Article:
San Diego Residents vs. Wave of Granny-Flats

by on December 22, 2021 · 3 comments

in Ocean Beach, San Diego

By David Garrick / San Diego Union-Tribune / Dec. 22, 2021

SAN DIEGO — San Diego’s raging battle over granny-flat regulations is headed for a conclusion this winter that seems likely to leave community leaders and resident groups frustrated. Their goal is preserving community and neighborhood character by rolling back some year-old policy changes that have made San Diego’s granny-flat rules among the least restrictive in California.

But the potential for granny flats to help solve the local housing crisis has prompted city planning officials to reject any significant rollbacks. Instead, they are proposing only modest adjustments to regulations governing granny flats, which are also sometimes called casitas or the city’s formal name for them: accessory dwelling units.

Those modest adjustments were unanimously endorsed last week by the city’s Planning Commission, which had expressed support for more aggressive rollbacks before being persuaded to retreat by city officials. That change of heart came despite the Community Planners Committee, an umbrella group of neighborhoods leaders from across the city, endorsing a comprehensive set of rollbacks proposed by resident group Neighbors for a Better San Diego.

The residents are proposing parking restrictions, increases in fees paid by granny-flat developers and changes to a city incentive that allows construction of “bonus” granny flats. They also want developers to be required to provide more trees on properties where they build granny flats, and they want requirements for more space between new granny flats and property lines. In addition, they want city officials to prohibit granny flats in areas with high fire risk and to tighten the definition of a “transit priority area” because granny flats in those areas face much looser rules.

City planning officials have embraced only the fee increases, tree requirements and additional space between granny flats and property lines. And the city’s proposals in those areas are less aggressive than the residents have requested. But city officials are proposing to prohibit property owners from simultaneously taking advantage of granny flat incentives and a new state law — SB9 — that requires cities to allow up to four dwellings on many single-family lots.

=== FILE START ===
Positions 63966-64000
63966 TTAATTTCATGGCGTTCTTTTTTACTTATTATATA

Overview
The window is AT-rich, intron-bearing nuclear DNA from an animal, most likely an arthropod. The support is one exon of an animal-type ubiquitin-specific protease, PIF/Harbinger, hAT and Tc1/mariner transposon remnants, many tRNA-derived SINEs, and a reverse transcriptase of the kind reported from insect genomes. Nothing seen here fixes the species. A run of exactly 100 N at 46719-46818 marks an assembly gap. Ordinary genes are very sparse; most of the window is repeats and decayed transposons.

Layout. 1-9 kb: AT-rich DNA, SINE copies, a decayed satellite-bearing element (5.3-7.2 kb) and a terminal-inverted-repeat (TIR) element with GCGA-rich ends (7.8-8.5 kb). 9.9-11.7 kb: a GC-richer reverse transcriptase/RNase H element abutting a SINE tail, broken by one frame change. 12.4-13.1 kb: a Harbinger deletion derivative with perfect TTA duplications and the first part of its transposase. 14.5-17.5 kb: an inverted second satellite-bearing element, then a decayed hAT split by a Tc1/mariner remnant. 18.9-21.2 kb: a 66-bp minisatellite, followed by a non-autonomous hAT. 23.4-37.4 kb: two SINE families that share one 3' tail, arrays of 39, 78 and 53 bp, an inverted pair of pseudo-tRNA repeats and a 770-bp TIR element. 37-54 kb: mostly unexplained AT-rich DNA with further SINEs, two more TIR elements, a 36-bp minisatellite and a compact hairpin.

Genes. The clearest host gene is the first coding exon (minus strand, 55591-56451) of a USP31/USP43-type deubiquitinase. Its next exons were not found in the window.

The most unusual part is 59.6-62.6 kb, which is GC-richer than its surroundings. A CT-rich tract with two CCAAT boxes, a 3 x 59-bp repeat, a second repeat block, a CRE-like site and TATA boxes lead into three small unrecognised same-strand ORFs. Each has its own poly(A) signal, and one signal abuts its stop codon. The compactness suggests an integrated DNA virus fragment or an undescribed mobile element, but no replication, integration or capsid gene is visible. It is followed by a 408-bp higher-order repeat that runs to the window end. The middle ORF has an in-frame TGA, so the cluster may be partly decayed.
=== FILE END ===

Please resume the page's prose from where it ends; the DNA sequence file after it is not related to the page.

Such a prohibition has been a high priority for Neighbors for a Better San Diego, a well-organized lobbying group that sprang from resident outcry against granny flats in Kensington and Talmadge. The modest rollbacks endorsed by the Planning Commission are scheduled for debate in January by the City Council’s Land Use and Housing Committee, and then for possible approval in February by the City Council.

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{ 3 comments… read them below or add one }

Mat Wahlstrom December 22, 2021 at 7:44 pm

From the article: “The San Diego Regional Chamber of Commerce declined to endorse the more aggressive rollback proposed by residents, or the more modest changes proposed by the city.”

Don Sanders has spoken. So shall it be done.


Frank Fizt December 23, 2021 at 9:15 am

Let’s not forget, this is not a local caused issue. Bitching at the San Diego City Council is not going to solve this problem.

The various laws that allowed the proliferation of granny flats came from the supermajority democrat party in Sacramento.

When you have a legislature that is a supermajority one party, you have no debate, no compromise, only “shove it down the throat of the voter” law making. Think about that the next time you vote.


Geoff Page December 23, 2021 at 1:37 pm

Actually, bitching at the city is important now, Fizt. The state laws are bad enough but the “enhancements” the city has added are far worse. It would be a relief in itself if the city’s changes were removed and we only had the state law to deal with. No, in this case, the city needs to hear all the bitching we can give it.


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